Insuranceciooutlook

The return to a (new) normal

Sotirios Pigas, Co-founder, improvITSotirios Pigas, Co-founder, improvIT
For most, 2021 is the year of the 'return to a new normal'; We believe that this year will be a transitional one in many ways.

There are several loose ends in the industry since many projects were disrupted by the pandemic, forcing insurers to focus on day-to-day operations in unprecedented conditions. A pragmatic approach to innovation is now more relevant than ever.

• Compliance

Before moving on to new ventures, insurers have to ensure that they have 'operationalized' their compliance requirements like GDPR, IDD, Solvency II, MiFID II, as well as many others, depending on their operating environment. 2020 was not a big help in that direction, and upcoming challenges like IFRS17 will produce even more pressure, leading insurers to adopt smarter and more effective tools.

We anticipate that in 2021 we will see significant enhancements to existing offerings, as well as new ones, which will provide the capabilities to improve the integration of complex, interdepartmental workflows with massive data exchange requirements.

• Core Systems

Cloud infrastructure is becoming the choice for most greenfield -and not only- implementations, so a cloud-first approach is becoming fundamental for Insurance Core Systems vendors.

Also, the 'ingestion' of recent innovations is essential. Insurers need systems with embedded capabilities in areas like flexible pricing, IoT data integration, Blockchain, Artificial Intelligence, out-of-the-box Analytics, and more.
With the pace of innovation in insurance increasing, core systems have to be as open and connectable as possible by delivering easy integrations via well-designed APIs and robust Enterprise Service Buses. Holistic services require seamless integration of external service providers in Health, Repairs, Home Automation, and more.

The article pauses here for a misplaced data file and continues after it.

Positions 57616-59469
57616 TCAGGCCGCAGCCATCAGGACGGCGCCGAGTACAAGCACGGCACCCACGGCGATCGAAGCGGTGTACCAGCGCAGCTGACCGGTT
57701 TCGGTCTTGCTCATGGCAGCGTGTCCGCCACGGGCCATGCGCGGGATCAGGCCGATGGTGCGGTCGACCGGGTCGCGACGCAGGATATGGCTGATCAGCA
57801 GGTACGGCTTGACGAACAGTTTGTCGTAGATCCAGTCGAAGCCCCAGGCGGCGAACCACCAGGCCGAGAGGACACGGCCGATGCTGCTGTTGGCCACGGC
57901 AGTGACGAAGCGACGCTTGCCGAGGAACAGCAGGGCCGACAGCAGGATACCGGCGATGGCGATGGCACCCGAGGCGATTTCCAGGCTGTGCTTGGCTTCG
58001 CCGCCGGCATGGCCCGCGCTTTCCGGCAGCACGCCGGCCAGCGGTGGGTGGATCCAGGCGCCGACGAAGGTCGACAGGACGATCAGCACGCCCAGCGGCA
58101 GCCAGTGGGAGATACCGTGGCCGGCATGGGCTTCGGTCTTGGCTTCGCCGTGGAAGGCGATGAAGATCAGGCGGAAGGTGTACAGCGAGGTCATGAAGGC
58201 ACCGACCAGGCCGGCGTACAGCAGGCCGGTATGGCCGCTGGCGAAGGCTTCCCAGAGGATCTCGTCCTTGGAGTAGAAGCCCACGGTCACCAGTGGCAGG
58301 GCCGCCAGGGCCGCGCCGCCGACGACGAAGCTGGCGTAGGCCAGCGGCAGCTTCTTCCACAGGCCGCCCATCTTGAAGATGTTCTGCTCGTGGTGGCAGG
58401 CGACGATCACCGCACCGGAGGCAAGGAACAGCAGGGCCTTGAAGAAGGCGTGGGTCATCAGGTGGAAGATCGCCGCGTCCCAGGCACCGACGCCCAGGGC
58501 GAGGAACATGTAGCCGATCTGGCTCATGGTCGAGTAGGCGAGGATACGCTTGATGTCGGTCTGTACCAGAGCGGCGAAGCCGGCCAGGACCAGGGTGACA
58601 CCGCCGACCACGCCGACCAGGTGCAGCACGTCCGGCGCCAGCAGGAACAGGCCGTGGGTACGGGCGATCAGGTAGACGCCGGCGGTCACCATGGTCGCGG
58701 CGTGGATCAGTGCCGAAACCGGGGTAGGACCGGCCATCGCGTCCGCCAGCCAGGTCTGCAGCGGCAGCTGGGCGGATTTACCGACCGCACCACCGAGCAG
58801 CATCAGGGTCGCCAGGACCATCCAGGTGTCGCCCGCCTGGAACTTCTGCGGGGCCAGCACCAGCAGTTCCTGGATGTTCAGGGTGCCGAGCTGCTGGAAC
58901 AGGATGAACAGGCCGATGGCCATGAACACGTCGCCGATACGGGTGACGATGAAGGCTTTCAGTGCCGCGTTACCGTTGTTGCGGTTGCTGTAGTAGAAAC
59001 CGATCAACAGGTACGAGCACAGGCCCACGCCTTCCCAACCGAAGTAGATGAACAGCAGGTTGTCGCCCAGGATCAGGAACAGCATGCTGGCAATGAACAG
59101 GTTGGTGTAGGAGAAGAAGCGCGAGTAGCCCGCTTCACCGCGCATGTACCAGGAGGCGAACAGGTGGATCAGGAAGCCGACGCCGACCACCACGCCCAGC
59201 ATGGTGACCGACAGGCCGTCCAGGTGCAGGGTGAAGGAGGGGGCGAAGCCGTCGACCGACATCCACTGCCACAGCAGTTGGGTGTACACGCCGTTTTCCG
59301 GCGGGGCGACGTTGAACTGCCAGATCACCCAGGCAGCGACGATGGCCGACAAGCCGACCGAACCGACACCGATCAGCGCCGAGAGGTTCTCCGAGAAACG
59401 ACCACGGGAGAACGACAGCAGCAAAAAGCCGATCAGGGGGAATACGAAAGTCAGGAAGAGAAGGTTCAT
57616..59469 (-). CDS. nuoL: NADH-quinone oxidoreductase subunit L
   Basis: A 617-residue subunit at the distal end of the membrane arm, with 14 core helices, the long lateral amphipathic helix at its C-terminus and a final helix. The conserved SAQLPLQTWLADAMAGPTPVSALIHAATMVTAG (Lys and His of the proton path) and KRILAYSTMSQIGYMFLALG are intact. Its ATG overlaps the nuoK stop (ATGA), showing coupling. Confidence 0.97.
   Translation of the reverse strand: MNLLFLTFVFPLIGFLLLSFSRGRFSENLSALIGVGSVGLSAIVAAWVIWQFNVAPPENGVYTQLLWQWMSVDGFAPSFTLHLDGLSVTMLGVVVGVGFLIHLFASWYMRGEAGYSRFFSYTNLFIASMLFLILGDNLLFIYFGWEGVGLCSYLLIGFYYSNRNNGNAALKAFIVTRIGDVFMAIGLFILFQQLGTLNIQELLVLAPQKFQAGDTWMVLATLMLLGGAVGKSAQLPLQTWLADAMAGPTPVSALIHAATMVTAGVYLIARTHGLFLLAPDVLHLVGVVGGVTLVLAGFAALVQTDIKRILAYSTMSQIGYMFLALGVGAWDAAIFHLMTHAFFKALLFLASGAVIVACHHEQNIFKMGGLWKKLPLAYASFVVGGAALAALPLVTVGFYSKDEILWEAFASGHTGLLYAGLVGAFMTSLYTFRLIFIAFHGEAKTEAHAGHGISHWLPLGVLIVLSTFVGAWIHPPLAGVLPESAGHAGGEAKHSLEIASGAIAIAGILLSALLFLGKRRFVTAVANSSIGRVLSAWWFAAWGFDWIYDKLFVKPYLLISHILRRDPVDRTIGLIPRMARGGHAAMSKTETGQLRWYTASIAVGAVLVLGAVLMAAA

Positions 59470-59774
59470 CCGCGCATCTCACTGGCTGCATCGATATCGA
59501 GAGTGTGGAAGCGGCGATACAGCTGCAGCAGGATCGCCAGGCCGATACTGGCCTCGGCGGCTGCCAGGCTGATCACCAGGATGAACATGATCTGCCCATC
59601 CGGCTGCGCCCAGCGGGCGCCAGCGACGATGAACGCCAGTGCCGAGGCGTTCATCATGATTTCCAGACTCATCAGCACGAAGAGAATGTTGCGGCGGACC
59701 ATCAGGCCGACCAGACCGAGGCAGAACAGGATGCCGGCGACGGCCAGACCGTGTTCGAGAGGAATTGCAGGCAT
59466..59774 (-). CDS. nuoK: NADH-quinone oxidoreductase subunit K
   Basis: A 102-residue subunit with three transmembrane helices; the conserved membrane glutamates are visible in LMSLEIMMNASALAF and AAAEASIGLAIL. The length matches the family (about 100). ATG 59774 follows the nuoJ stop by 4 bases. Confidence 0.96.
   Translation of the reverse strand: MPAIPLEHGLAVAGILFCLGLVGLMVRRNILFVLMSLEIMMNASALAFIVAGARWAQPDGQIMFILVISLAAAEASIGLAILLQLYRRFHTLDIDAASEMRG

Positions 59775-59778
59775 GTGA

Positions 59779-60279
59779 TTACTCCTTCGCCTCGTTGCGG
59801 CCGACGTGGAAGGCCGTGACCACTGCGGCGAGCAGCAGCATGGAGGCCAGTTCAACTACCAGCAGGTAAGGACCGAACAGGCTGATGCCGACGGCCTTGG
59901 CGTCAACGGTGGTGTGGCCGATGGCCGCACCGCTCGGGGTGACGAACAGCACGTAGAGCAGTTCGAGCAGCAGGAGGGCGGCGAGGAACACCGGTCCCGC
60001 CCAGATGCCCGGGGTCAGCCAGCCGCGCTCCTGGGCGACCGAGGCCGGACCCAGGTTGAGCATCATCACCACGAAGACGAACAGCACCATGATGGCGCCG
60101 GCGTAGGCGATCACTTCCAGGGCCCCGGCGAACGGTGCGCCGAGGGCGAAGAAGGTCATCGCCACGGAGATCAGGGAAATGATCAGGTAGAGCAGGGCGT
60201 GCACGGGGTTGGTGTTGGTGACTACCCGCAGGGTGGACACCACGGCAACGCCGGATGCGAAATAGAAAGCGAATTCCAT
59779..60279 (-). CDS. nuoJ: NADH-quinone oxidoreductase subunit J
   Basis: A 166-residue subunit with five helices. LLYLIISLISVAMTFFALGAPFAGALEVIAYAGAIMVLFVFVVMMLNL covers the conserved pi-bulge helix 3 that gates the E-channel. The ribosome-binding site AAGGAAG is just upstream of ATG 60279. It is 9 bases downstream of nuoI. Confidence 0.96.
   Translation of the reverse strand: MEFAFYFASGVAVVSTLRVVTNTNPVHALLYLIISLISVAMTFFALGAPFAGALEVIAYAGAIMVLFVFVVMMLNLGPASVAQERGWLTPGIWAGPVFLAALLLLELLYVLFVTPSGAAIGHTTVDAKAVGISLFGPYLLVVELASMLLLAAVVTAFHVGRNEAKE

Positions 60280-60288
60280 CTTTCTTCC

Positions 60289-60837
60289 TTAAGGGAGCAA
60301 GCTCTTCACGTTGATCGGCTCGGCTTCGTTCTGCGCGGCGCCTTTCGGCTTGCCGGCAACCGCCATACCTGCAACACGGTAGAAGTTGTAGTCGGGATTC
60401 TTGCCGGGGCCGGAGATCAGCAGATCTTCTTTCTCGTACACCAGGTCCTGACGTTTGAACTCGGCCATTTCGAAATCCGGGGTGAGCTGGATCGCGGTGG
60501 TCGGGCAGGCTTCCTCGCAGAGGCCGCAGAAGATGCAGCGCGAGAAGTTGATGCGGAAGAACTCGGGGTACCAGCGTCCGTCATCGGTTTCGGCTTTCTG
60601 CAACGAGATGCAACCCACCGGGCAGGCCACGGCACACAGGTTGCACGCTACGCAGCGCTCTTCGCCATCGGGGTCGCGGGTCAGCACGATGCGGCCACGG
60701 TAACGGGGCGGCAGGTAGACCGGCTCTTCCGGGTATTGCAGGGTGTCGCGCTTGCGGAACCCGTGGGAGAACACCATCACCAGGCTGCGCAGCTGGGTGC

Also, insurers have to differentiate their services, but sometimes this is quite difficult and expensive using off-the-shelf software. Low-code or even no-code capabilities can help in this direction.

We expect to see many of the above embedded in new offerings, either from software vendors or even from collaborations between large insurance groups with technology service providers.

• Robotic Process Automation

RPA is a technology trend, which, when used wisely, can increase efficiency in cases that most other improvement efforts may have failed.

Insurers were ready to adopt RPA, but only a few managed to move forward beyond proof-of-value pilot projects. Now it could be the time to see more RPA initiatives being realized and put to real-life work.

We expect -and hope- to see more solutions with specialized insurance process templates that will accelerate these implementations and -why not- lead the way for processes redesign and optimization.

Having said that, at improvIT, we perceive RPA more like a makeshift solution, which can quickly provide process improvements and offer significant savings, without major systems overhauling or even replacements. On the other hand, its nearly instant ROI could become a 'blindfold' that delays innovation, which might bring insurers in a position where they find themselves quite behind in the tech playground in the future.

• Digital Customer Experience

Digital channels were pushed to their limits during 2020. After all, in many cases, they were the only way to work, buy, sell, and interact in general. This situation created an expanded audience of all ages, not only Millennials and Gen Z's.

Insurers who were behind in this area will surely face threats, sometimes existential ones. Consequently, we foresee many related implementations, often using accelerators like CX Enterprise Software Platforms.

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